Assistant U.S. Attorney Benedict S. Gullo prosecuted the case, which was handled by the Cleveland office of the Department of Veterans Affairs Office of Inspector General-Criminal Investigative Division.

The Stolen Valor Act of 2005 made lying about being awarded military medals a crime. The law was overturned in 2012 by the Supreme Court in United States vs. Alvarez in a 6-3 ruling. The Stolen Valor Act of 2013 made lying about a veteran status or awards for to gain benefits to be a crime.

MIGHTY CULTURE

Military Spouse of the Year champions suicide awareness Million Mile Project

Paulette Fryar was named the Armed Forces Insurance Military Spouse of the Year on May 7th, 2020. It was the first time in the award’s history that it went to a Coast Guard spouse and the excitement over her win reverberated loudly throughout the military spouse community. The next day, the joy and excitement over her honor would be muted.

Her cousin committed suicide.


David Heathers was a Marine veteran of the Iraq war. After leaving the service and returning home, he suffered from debilitating post-traumatic stress disorder. Living through the effects of that diagnosis in the midst of the isolation of COVID-19, would ultimately take his life. Fryar comes from a long line of family members who have served, but had not yet truly been touched by devastating impacts of war, until now.

America’s sweetheart and WWII volunteer, Betty White, turns 99
“I had no idea how bad it was for my cousin David until it was too late. If there is something I can do to bring more awareness so that other families don’t have to go through this, I want to,” Fryar said.

Although her initial platform of serving young military spouses and families had garnered her the title of Military Spouse of the Year, this deeply personal experience shifted things for her. Fryar has become very vocal about discussing the impacts of trauma and PTSD. She wanted to do something to combat the issue.

The Million Mile project was born.

In collaboration with the 2020 branch and base winners of the Military Spouse of the Year award, she approached Armed Forces Insurance to help sponsor the project. They immediately said yes. The goal was to unite the entire military community, as well as any patriotic supporters in raising suicide awareness. The participants would do this through logging miles for 22 days, to remember and honor the veterans lost to suicide.

“I knew I wanted to start a campaign to bring attention to this issue and provide some resources in hopes that other families would not have to experience this kind of loss,” Fryar explained.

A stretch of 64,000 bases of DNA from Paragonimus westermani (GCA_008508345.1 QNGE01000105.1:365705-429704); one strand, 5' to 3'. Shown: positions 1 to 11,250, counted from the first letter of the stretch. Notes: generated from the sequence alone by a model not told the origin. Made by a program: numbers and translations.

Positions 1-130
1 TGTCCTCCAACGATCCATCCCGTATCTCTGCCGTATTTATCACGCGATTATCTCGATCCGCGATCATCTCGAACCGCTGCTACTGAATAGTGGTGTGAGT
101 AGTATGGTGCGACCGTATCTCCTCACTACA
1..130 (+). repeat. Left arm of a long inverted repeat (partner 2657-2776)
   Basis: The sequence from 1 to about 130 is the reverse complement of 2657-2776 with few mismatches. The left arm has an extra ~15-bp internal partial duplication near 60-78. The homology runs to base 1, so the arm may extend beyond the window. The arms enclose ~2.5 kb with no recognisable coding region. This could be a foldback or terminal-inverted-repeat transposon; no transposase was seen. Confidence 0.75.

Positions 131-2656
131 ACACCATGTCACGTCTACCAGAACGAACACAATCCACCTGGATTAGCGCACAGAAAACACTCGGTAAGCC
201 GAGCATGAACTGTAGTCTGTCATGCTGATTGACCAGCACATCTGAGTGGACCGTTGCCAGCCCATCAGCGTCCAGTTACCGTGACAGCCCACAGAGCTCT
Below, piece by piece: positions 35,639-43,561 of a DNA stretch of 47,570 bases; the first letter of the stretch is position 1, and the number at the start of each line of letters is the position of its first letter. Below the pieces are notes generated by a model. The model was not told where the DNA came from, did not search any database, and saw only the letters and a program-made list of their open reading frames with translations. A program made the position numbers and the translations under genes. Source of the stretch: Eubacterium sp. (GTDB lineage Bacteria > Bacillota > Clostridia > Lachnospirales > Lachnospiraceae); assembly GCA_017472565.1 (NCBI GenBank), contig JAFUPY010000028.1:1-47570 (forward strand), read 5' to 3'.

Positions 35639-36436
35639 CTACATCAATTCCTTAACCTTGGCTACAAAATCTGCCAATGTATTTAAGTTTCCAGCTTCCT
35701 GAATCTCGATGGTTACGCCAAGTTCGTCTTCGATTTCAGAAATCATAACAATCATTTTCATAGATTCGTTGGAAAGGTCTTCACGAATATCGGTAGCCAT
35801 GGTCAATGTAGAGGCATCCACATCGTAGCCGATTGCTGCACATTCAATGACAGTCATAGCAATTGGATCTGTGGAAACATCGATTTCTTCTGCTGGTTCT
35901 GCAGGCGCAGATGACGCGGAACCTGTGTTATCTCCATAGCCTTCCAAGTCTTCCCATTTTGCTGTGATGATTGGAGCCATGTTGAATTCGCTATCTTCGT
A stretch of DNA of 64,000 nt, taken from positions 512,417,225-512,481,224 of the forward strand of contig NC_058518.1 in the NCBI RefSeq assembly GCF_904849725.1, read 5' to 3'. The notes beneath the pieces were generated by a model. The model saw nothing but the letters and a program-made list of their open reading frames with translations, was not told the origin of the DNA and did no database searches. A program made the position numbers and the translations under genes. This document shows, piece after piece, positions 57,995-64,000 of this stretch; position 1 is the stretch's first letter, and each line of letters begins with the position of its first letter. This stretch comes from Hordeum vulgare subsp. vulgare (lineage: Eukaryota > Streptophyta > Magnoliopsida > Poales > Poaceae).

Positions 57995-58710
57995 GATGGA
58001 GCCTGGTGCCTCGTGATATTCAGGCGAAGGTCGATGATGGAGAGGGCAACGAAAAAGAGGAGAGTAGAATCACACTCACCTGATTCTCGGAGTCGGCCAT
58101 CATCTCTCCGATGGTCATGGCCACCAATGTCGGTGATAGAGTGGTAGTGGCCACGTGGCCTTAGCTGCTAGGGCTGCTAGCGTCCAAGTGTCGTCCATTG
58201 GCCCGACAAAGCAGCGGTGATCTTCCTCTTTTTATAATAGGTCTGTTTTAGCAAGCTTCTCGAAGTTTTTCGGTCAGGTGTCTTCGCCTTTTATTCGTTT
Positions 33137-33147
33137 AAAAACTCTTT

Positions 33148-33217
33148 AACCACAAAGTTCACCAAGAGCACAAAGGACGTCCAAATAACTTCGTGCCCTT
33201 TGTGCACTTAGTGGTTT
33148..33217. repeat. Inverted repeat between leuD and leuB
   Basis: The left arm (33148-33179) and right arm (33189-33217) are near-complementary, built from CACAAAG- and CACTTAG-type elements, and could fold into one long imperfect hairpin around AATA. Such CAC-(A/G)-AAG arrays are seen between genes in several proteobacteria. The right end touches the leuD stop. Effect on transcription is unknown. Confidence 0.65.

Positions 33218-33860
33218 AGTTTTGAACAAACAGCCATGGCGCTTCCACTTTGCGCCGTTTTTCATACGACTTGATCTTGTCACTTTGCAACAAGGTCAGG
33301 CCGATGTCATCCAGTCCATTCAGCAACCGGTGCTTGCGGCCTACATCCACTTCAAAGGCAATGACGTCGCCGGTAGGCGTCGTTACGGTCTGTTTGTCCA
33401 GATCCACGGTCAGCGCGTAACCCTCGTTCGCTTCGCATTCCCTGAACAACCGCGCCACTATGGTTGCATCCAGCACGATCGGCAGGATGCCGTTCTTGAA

The project began on August 15th, 2020 – which would have been her cousin’s 39th birthday and was the day in which is family held his celebration of life. This day was also significant because it was exactly 22 days before suicide prevention week would begin in September.

“One reason I wanted to start this Million Mile Project is that losing my cousin to suicide really opened my eyes to how awful this issue of military and veteran PTSD and suicide is. Once I saw it, I couldn’t turn a blind eye or look away,” Fryar said.

Studies have shown that up to 20% of veterans who have served since 9/11 are diagnosed with PTSD. Suicide has also been on the rise according to the 2019 National Veteran Suicide Prevention Annual Report. Medical professionals are now on alert for increased rates of suicide due to the isolation and stress that COVID-19 is placing on veterans in particular.

America’s sweetheart and WWII volunteer, Betty White, turns 99

Fryar and the other 2020 branch winners created a Facebook group for The Million Mile Project and it has over 6,000 members and continues to grow. The unique miles project allows members to log their miles in almost any way. Participants can walk, run, bike, swim or even skateboard for the suicide awareness project.

The parents of Fryar’s cousin have joined the project and have expressed their deep appreciation for the love and support they’ve received. It is their hope that through creating events like The Million Mile Project, they can reach people contemplating suicide and show them they matter and how important they truly are.

It is their hope that their story will show that life isn’t better without them.

“As the 2020 Armed Forces Insurance Military Spouse of the Year, my main quote is ‘Together we are stronger’ and I feel it applies to the Million Mile Project so well,” Fryar explained. She continued, “Working together on a campaign like this is so important! I want people suffering from the loss of a loved one or possibly a veteran struggling with PTSD or suicide ideation to know that they are not alone, that they are needed and loved deeply.”

This article originally appeared on Military Spouse. Follow @MilSpouseMag on Twitter.

MIGHTY CULTURE